Named Entity Recognition Technologies Are Often Nameless

It is always an interesting paradox when experts in a given field live in contradiction with the principles that guide their expertise. The popular proverb “the shoemaker’s children are often shoeless” comes to mind. Recently, I was following a very rusty Econoline vehicle with an anti-rust company name written in big rust-tainted letters. I also used to work with an information-retrieval genius who worked in a cluttered cubicle among piles of paper.

In the four years it required in research and development, YooName remained nameless. At some point, it boasted five different temporary codenames, including NERF (Named Entity Recognition Framework). For obvious reasons, it would not have been a good idea to use this name on the market. Someone might have hit us on the head with a foam gun.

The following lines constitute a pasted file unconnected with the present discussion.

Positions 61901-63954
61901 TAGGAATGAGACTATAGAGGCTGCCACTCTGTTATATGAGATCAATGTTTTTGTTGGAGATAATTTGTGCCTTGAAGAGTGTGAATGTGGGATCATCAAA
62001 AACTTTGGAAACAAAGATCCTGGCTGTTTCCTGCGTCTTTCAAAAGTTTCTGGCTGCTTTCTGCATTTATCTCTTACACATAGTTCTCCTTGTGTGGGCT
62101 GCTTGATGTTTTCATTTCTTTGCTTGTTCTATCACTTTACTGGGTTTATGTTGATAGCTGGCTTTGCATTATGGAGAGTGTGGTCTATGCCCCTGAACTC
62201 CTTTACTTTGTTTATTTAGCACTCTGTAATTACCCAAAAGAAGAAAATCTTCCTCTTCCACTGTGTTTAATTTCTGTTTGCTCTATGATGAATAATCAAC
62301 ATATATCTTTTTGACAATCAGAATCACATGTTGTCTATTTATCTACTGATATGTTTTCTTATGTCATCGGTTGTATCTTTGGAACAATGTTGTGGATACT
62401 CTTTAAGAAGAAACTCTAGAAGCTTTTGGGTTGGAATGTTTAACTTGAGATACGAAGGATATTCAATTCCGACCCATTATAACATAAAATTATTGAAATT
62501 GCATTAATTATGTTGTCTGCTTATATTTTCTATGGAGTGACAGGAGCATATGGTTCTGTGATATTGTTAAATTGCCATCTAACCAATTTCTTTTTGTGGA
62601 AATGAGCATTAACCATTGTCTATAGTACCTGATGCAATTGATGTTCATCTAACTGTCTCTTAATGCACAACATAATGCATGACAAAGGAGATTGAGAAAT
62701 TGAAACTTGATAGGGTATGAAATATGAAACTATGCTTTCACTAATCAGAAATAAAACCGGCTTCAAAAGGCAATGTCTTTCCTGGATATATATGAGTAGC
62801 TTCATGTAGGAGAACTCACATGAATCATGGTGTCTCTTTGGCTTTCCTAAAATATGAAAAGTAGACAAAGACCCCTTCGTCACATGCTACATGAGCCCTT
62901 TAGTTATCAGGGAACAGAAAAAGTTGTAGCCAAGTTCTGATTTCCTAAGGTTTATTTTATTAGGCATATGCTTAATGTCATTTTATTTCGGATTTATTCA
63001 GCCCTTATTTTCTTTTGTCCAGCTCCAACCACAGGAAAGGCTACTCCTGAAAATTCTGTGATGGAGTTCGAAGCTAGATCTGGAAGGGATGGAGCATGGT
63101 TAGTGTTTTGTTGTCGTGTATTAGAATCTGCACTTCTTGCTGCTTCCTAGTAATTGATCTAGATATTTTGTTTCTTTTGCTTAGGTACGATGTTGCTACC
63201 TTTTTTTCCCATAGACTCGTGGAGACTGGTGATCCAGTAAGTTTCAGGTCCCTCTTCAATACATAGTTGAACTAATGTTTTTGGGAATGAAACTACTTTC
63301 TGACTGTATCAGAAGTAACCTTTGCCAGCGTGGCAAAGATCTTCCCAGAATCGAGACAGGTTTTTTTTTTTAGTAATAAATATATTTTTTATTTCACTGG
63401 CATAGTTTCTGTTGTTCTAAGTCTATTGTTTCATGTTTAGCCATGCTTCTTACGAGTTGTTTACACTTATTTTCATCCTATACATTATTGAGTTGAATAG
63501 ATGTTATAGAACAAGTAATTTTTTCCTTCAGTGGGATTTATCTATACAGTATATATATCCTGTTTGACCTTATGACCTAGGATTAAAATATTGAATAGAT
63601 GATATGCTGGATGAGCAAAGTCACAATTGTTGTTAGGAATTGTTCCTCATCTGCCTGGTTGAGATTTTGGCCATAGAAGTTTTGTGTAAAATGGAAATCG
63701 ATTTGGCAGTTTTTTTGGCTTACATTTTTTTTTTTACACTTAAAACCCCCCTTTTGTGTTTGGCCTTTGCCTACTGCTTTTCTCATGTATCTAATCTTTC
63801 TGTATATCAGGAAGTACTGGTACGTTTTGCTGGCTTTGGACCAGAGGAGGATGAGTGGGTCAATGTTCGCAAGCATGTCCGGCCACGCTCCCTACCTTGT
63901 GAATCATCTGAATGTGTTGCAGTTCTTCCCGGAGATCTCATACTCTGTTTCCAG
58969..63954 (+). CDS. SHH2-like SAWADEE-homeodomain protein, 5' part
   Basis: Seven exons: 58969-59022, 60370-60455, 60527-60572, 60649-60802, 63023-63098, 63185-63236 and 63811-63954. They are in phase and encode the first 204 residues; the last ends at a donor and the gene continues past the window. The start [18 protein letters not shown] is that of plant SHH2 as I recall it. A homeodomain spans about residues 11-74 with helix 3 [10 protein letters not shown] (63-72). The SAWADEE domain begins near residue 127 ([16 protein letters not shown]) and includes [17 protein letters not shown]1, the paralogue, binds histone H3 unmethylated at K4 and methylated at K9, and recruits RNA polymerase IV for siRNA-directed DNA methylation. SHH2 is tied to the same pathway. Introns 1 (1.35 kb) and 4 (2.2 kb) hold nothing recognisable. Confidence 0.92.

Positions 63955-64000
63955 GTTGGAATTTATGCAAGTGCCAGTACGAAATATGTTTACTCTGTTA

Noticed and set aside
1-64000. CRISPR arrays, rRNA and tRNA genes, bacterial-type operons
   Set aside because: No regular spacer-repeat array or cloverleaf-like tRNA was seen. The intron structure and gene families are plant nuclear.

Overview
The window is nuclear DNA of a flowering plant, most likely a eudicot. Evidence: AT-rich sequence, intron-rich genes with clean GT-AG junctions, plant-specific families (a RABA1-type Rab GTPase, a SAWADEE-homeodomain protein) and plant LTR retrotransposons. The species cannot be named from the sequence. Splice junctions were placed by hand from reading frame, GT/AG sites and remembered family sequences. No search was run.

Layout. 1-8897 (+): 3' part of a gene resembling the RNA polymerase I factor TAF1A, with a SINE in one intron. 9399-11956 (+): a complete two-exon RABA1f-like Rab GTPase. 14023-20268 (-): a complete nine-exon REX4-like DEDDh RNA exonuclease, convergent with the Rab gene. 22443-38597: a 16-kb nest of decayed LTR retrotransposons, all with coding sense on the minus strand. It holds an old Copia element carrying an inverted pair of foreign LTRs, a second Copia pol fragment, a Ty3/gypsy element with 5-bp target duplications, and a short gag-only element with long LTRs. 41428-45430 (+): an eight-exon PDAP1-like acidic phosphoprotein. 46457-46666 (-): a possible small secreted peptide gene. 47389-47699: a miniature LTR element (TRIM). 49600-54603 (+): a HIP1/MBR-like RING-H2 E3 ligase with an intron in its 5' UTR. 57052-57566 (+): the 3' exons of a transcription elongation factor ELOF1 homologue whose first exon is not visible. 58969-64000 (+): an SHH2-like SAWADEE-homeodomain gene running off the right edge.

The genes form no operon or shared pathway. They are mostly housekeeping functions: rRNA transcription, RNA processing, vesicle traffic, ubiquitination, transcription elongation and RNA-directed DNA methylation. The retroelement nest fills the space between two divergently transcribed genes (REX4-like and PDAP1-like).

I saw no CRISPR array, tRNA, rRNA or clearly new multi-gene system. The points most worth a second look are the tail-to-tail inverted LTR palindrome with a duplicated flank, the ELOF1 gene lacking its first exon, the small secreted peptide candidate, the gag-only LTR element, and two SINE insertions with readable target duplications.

So we named finally our technology “YooName.” In terms of naming techniques, it is

  1. an amalgam of “Yoo” (pronounce “you”) and “Name,”
  2. a suggestive name that refers to the idea that you (the developer) get the power to identify named things in text and,
  3. an associative field comprised of the many Internet companies with two “Os” in their name.

 

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